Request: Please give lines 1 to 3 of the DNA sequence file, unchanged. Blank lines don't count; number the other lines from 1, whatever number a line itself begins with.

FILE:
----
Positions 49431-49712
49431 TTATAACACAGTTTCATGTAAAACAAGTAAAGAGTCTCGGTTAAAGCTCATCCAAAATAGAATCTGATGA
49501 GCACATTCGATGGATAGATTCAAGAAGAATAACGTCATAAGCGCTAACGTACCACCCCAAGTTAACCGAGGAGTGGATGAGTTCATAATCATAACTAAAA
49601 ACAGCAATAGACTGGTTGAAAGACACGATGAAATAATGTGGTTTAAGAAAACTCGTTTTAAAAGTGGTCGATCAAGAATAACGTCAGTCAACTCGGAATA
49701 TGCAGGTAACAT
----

Positions 49431-49712
49431 TTATAACACAGTTTCATGTAAAACAAGTAAAGAGTCTCGGTTAAAGCTCATCCAAAATAGAATCTGATGA
49501 GCACATTCGATGGATAGATTCAAGAAGAATAACGTCATAAGCGCTAACGTACCACCCCAAGTTAACCGAGGAGTGGATGAGTTCATAATCATAACTAAAA